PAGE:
An aside on the term ‘macro’

A few years ago, when Ben Bernanke’s appointment was ushered through the US Senate with hardly a murmur, Michael Evans—author of a once widely-used textbook called Macroeconomic Activity—quipped, ‘Macroeconomics, unless it messes up, doesn’t matter very much any more’.  Macro is no longer passé, however, so TCD’s Antoin Murphy is lucky in the timing of his The Genesis of Macroeconomics (just out, Oxford University Press). 


As Antoin points out the term ‘macroeconomics’ was coined by Ragnar Frisch in 1933.  Frisch also invented ‘microeconomics’ and ‘econometrics’, as well as some other terms that never caught on.   But ‘macroeconomics’ was still unfamiliar enough in 1945 for an article in the American Economic Review  to use it with the ‘macro’ bit in inverted commas.  It might never have caught on but for the Great Depression and Keynes’s General Theory.  Ironically, though, Keynes himself does not seem to have keen on the term.  Who was the first Irish economist to use it?


If JSTOR is to be trusted, the first use of the term in an academic journal was by Jan Tinbergen in 1936 (in ‘Sur la determination statistique de la position de l’équilibre cyclique’, Review of the International Statistical Institute, 4(2) (1936): 173-188).  Tinbergen, by the way, shared the Nobel Prize with Frisch in 1969.  The term was slow to catch on: one JSTOR ‘hit’ before 1940, three in 1940-44, and forty-four in 1945-49.  The story thereafter, as reflected in JSTOR, is summarized in the accompanying table.   Will these ‘interesting times’ reverse the apparent downturn in usage?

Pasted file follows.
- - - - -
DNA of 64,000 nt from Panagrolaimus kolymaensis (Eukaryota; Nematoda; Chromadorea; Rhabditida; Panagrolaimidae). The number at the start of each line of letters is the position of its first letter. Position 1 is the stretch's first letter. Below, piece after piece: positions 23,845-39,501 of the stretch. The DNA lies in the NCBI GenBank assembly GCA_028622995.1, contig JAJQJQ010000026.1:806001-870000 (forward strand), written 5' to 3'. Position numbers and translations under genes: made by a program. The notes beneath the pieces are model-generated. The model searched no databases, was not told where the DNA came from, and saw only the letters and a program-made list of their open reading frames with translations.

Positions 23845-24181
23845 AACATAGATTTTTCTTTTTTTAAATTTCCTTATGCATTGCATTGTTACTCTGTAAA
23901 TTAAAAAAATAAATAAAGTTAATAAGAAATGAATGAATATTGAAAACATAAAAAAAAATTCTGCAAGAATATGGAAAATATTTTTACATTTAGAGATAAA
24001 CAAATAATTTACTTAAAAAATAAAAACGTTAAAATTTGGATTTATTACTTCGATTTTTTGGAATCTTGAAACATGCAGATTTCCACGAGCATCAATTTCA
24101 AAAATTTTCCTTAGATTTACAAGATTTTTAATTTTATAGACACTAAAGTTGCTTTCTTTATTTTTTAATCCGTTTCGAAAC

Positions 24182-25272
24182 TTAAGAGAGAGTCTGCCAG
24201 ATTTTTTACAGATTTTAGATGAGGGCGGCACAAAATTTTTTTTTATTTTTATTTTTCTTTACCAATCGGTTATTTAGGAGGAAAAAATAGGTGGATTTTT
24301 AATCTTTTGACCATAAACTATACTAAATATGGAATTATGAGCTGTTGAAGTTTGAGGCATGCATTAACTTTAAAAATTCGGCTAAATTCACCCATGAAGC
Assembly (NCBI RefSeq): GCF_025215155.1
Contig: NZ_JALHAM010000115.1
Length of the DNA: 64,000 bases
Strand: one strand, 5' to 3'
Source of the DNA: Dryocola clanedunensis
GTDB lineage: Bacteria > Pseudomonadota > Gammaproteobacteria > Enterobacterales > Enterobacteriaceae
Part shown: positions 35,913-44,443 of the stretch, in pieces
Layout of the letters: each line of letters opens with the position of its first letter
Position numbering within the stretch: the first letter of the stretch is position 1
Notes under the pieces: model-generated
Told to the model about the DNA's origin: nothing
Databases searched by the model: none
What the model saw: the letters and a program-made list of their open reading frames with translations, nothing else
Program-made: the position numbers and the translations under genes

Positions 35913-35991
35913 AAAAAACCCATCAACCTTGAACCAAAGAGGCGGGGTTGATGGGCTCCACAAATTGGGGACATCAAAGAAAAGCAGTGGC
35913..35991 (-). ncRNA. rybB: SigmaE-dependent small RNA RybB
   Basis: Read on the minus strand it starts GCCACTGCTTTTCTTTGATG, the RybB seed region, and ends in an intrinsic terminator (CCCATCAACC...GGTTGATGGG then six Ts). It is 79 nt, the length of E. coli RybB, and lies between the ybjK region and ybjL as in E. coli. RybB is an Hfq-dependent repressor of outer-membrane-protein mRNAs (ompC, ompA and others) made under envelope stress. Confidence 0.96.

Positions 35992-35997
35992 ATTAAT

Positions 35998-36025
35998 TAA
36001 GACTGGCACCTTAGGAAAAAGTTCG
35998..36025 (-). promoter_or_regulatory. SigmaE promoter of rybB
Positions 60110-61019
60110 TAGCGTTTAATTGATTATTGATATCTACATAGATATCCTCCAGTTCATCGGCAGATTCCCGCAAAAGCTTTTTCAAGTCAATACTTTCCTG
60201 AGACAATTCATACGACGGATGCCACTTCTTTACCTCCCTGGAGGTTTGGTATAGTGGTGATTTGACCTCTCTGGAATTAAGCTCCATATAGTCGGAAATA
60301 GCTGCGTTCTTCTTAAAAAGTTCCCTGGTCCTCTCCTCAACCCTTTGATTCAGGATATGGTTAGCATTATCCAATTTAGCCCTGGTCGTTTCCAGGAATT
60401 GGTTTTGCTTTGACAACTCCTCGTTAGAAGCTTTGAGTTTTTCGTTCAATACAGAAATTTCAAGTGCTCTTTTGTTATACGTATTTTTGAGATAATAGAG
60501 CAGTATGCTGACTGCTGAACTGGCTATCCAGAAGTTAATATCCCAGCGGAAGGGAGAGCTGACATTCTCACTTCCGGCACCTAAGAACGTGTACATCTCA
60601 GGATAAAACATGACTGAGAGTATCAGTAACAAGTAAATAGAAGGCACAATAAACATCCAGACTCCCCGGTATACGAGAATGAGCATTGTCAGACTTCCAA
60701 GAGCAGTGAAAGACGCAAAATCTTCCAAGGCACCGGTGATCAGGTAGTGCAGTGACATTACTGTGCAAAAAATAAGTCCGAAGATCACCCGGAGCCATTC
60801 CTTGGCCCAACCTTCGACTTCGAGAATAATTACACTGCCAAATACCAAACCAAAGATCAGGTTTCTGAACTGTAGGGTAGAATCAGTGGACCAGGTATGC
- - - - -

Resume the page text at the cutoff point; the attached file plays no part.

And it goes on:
Year          ‘Hits’
1935-9 1
1940-4 3
1945-9 44
1950-4 149
1955-9 217
1960-4 436
1965-9 959
1970-4 1639
1975-9 2806
1980-4 4429
1985-9 6385
1990-5 7368
1995-9 8028
2000-4 7186






The Johan Cruijff principle

Besides being one of the best soccer players of all times, Johan Cruijff is also a sage who spouts wise platitudes in a heavy Amsterdam accent. One of them is that every downside has an upside.

The economy is contracting rapidly. This is bad. However, greenhouse gas emissions are also contracting rapidly. This is good.

The EPA will today announce that we will be much closer to our Kyoto targets than previously thought. See Harry McGee’s piece in the Irish Times. This means that we will not have to spend all of the 270 million euro that is reserved for importing emission permits. Every little bit helps.

The details in today’s announcement are of historical interest. The latest EPA emissions projection is based on an ESRI economic projection of mid January.* How times flies. Back then, we thought that cumulative contraction would be 7% between 2008 and 2010. If only.

Should anyone want to update the emission projections, the output elasticity of CO2 is about 0.7 while the output elasticity of all greenhouse gas is about 0.5.

*We also projected emissions at the same time. See another piece by McGee.

Back to the banks